1. On August 28th 1955, 29-year-old Fred Rogers swam 19.96 miles in 19 hours and 6 minutes from Kings Beach to Bijou.

2. In July 25th 1962, 16-year-old Erline Christopherson swam 16.76 miles in 13 hours and 17 minutes from Baldwin Beach to Dollar Point.

3. On October 6th 1963, 13-year-old Leonore Modell swam 20.49 miles in 13 hours and 34 minutes from Tahoe Keys to Kings Beach.

4. On September 12th 1987, 35-year-old Dave Kenyon of Novato, California swam 20.81 miles in 9 hours and 20 minutes from Tahoe Keys Marina to Hyatt Beach. Dave has several records in San Francisco Bay to his name, including a 6-mile Bay Bridge to Golden Gate Swim in 53 minutes, a 14-mile Aquatic Park around Angel Island Swim in 4 hours and 32 minutes, a double Golden Gate crossing (over and back) in 52 minutes, the longest swim in San Francisco Bay (41 miles or 65.9K) from the Carquinez Bridge to the Oyster Point near San Francisco Airport in 10 hours 31 minutes (a distance of over 41 miles) and an Alcatraz-to-Aquatic Park swim in 23 minutes and 31 seconds.

5. On September 9th 1989, 31-year-old Grant Heck swam 21.02 miles in 12 hours and 3 minutes from Tahoe Keys Marina to Incline Village.

6. On September 10th 1989, 28-year-old Suzie Dods swam 17.63 miles in 11 hours and 7 minutes from Dollar Point to Regan Beach.

7. On September 20th 2003, 39-year-old Laura Colette swam 20.53 miles in 12 hours and 36 minutes from Camp Richardson to Kings Beach.

8. In July 2004, Laura Colette swam the lake a second time from the Hyatt Beach to Camp Richardson in 12 hours 2 minutes, which is the only north-south swim.

9. On July 24th 2003, 54-year-old acclaimed King of the Channel Kevin Murphy swam 20.66 miles in 13 hours and 56 minutes from Popes Beach to Kings Beach.

10. On August 15th 2005, 39-year-old Brucker Chase of Santa Cruz, California swam 20.53 miles in 11 hours and 16 minutes from Camp Richardson to Kings Beach. Brucker said afterwards, “I finish this feeling humbled, not invincible. I’ve never not finished anything. I thought about getting out, but I didn’t want to let (my support crew) down. I watched my dad suffer through an illness for 15 years. I’ve got this legacy of people who I admire who endured more than I did just swimming across the lake. I wanted to make sure I could live up to that and until I had given everything I had, I wasn’t about to (quit).”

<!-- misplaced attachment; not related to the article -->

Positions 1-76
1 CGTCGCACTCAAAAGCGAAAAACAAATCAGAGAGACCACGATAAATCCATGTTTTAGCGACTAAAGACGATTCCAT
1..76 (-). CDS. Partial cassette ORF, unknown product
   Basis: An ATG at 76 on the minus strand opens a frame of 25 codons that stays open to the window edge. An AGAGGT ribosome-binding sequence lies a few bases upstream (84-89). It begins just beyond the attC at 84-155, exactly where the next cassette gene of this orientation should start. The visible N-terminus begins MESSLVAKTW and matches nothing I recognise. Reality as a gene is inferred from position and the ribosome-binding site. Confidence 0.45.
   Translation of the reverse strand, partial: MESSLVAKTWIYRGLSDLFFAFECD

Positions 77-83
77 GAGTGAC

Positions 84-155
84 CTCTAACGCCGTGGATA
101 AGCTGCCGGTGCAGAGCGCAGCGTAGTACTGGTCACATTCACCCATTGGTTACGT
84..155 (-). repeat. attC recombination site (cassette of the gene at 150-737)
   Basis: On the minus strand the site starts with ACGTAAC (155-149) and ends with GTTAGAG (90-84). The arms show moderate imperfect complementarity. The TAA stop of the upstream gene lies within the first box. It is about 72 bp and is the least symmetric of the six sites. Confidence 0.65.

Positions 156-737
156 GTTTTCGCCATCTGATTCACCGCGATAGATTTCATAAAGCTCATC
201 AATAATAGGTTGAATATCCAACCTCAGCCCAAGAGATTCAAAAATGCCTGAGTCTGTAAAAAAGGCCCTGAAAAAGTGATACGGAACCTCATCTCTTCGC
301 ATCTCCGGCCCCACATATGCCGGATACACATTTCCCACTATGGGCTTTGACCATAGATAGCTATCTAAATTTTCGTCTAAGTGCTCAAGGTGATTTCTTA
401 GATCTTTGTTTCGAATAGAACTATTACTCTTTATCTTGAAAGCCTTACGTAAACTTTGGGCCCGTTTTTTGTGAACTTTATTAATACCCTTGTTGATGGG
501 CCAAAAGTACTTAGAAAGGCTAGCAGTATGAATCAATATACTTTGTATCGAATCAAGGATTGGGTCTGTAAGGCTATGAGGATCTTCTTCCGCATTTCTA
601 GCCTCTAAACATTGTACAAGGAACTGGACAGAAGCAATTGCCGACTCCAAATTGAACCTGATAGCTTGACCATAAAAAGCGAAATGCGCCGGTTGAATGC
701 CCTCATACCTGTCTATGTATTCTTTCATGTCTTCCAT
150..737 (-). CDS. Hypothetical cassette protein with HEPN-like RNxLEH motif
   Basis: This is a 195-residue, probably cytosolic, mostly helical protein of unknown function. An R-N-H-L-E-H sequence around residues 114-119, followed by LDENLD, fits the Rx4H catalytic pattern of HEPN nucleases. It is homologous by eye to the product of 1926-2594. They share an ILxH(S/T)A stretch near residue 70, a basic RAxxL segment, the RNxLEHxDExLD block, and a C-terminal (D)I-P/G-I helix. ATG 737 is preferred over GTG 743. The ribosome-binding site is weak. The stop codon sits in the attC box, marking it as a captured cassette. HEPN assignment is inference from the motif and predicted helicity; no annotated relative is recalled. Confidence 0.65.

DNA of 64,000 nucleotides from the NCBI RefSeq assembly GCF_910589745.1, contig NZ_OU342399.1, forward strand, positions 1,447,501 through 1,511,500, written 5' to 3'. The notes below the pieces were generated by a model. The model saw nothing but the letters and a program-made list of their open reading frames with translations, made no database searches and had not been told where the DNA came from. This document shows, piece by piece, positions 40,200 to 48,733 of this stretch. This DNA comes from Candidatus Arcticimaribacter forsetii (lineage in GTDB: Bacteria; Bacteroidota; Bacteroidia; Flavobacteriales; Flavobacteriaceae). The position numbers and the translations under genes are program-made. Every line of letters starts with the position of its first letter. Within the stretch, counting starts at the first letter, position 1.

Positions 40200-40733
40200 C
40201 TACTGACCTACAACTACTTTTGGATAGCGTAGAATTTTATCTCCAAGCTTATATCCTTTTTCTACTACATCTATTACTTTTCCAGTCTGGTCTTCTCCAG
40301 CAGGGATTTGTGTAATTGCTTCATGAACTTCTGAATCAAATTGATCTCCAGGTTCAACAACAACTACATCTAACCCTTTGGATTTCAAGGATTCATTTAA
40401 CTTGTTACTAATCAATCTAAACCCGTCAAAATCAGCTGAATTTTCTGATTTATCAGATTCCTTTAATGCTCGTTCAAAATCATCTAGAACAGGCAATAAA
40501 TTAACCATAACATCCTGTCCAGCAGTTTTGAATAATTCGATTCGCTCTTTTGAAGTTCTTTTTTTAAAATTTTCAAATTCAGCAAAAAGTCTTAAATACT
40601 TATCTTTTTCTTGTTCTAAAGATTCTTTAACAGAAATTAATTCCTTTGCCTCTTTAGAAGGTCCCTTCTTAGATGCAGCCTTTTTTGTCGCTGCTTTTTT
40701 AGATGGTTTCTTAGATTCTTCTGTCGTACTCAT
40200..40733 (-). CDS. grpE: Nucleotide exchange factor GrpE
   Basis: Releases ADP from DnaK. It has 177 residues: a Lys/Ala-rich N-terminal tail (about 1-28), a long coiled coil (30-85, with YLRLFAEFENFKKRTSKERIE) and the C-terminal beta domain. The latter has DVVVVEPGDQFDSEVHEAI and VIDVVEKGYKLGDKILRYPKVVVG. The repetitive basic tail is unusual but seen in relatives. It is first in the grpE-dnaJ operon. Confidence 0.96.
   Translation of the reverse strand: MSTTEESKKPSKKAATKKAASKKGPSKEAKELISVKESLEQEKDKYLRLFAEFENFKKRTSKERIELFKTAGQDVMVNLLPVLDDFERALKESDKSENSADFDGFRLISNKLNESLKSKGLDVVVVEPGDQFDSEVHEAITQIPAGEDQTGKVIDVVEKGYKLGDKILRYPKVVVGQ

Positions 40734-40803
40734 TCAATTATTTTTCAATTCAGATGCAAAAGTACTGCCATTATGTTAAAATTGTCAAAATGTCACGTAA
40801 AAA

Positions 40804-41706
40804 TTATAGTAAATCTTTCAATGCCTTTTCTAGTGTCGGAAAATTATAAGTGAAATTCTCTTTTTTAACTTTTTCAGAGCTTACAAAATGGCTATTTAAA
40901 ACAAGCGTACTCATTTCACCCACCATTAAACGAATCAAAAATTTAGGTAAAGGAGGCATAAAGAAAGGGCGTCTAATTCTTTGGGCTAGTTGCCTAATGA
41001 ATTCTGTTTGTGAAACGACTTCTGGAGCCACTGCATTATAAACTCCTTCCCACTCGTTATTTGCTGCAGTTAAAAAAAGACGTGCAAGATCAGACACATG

11. On August 22nd 2005, then 45-year-old Ken Harmon of Danville, California swam 21.24 miles in 11 hours and 19 minutes from Camp Richardson to Hyatt Beach. Ken’s charity swim marked the longest possible route across Lake Tahoe according to the U.S. Coast Guard. With the air temperature at 4°C (40°F) at the start, Ken admitted, “There I was standing in the water, thinking to myself ‘This is nuts. You’re 45 years old, what are you doing? What is wrong with you?’ I was so nervous to get started. But once I did, it was very calming. Once I got that pace just past mile 14, I knew I was going to make it. The people in the boats were holding signs out letting me know where I was at. I thought I had a chance to break that guy’s time from last week. But then the final two miles came and I knew that was going to be tough.” Ken’s swim ultimately raised tens of thousands of dollars for the pool and Danville Aquatic Center team.

12. On August 12th 2006, 48-year-old Tom Linthicum swam 20.65 miles in 16 hours and 29 minutes.

13. On September 30th 2007, 44-year-old Catheryne Diprete, a former gymnast and two-time NCAA Division I competitive diver from Novato, California (shown on the left with Dean Moser), swam 21.09 miles in 10 hours and 14 minutes from Tahoe Keys West Channel to Hyatt Beach.

Catheryne swam the width twice to practice for her length-wise challenge and considers nutrition during a solo swim to be vitally important, “What you eat while you swim is important. Your body goes through a physical change somewhere around the fifth or sixth hour – your body has to start burning fat for energy.”

14. In August 2009, Karen Rogers did a 10 hour 50 minute 21.5-mile crossing of Lake Tahoe to be nominated as one of the Great Open Water Performances of 2009.

15. Patti Bauernfeind‘s 10 hour and 38 minute 21.5-mile crossing of Lake Tahoe in California that was also nominated for the Great Open Water Performances of 2009.

Historical information courtesy of Dean Moser.

Copyright © 2010 by Steven Munatones